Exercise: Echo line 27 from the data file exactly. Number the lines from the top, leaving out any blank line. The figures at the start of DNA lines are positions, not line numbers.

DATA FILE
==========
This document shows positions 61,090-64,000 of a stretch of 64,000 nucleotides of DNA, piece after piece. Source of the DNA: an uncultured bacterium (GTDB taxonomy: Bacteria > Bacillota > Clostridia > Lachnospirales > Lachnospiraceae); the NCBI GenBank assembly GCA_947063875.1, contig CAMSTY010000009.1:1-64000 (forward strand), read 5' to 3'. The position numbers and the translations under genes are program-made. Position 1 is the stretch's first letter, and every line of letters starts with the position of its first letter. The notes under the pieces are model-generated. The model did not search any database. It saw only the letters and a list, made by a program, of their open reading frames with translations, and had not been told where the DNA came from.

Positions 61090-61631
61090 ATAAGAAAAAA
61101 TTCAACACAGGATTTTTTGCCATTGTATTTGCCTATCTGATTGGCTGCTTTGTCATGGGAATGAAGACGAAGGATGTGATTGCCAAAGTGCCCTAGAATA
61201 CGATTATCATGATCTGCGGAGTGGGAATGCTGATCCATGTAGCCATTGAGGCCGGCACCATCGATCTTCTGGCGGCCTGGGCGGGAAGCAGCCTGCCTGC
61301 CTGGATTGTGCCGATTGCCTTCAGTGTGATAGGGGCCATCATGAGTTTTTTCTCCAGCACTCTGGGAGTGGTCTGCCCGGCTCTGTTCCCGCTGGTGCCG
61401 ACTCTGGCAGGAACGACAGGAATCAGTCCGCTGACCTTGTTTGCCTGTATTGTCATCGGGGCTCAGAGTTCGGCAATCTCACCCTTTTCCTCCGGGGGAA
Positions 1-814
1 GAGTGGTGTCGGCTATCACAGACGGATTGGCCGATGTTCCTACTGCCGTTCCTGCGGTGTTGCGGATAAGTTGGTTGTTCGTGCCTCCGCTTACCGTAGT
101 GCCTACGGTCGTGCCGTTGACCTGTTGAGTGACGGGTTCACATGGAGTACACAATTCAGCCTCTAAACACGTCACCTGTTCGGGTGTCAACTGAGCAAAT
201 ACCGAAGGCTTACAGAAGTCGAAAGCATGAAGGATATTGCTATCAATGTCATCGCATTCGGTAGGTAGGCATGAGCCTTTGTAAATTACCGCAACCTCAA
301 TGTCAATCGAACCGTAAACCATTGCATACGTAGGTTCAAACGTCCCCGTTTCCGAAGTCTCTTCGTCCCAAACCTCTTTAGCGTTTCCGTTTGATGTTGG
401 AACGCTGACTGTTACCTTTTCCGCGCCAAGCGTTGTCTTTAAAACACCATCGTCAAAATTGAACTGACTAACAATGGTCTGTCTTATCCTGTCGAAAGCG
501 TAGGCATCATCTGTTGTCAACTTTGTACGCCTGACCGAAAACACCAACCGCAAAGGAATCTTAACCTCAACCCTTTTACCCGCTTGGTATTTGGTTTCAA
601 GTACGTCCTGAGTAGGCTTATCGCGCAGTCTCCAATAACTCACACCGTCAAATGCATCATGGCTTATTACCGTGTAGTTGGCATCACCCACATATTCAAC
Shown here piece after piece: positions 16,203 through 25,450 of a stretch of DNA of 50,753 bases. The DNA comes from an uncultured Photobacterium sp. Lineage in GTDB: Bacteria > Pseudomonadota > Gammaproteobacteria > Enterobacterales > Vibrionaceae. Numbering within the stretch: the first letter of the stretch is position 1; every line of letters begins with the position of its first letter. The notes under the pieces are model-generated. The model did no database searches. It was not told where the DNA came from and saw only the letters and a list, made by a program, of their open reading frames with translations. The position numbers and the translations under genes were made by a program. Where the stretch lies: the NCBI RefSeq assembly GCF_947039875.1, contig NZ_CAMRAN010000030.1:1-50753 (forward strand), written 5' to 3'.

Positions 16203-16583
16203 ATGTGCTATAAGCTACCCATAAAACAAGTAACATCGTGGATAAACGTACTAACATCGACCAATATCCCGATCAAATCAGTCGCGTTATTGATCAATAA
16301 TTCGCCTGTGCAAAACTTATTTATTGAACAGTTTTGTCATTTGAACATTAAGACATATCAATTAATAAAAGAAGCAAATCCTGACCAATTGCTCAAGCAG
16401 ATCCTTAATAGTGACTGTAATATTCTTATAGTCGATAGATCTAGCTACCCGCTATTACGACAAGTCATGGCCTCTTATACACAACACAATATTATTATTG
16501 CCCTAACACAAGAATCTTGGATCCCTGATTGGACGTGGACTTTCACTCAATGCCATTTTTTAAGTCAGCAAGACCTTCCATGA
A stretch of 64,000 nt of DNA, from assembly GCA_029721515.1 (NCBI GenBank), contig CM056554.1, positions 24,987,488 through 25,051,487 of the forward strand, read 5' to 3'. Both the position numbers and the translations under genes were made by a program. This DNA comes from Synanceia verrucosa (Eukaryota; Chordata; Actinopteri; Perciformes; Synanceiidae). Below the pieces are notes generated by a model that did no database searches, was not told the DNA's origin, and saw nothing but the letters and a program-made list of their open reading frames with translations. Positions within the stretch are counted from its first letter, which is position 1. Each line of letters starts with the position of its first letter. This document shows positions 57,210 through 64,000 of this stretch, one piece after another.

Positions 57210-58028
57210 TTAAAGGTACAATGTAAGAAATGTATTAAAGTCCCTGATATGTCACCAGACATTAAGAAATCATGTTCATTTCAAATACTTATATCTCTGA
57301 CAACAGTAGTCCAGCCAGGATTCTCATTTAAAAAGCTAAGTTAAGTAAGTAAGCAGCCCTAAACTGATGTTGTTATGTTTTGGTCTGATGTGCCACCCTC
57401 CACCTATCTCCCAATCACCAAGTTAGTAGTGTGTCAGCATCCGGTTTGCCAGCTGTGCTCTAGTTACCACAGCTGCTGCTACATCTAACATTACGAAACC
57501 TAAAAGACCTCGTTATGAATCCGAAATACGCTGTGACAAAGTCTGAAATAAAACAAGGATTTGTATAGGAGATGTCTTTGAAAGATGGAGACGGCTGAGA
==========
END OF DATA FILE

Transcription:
57501 TAAAAGACCTCGTTATGAATCCGAAATACGCTGTGACAAAGTCTGAAATAAAACAAGGATTTGTATAGGAGATGTCTTTGAAAGATGGAGACGGCTGAGA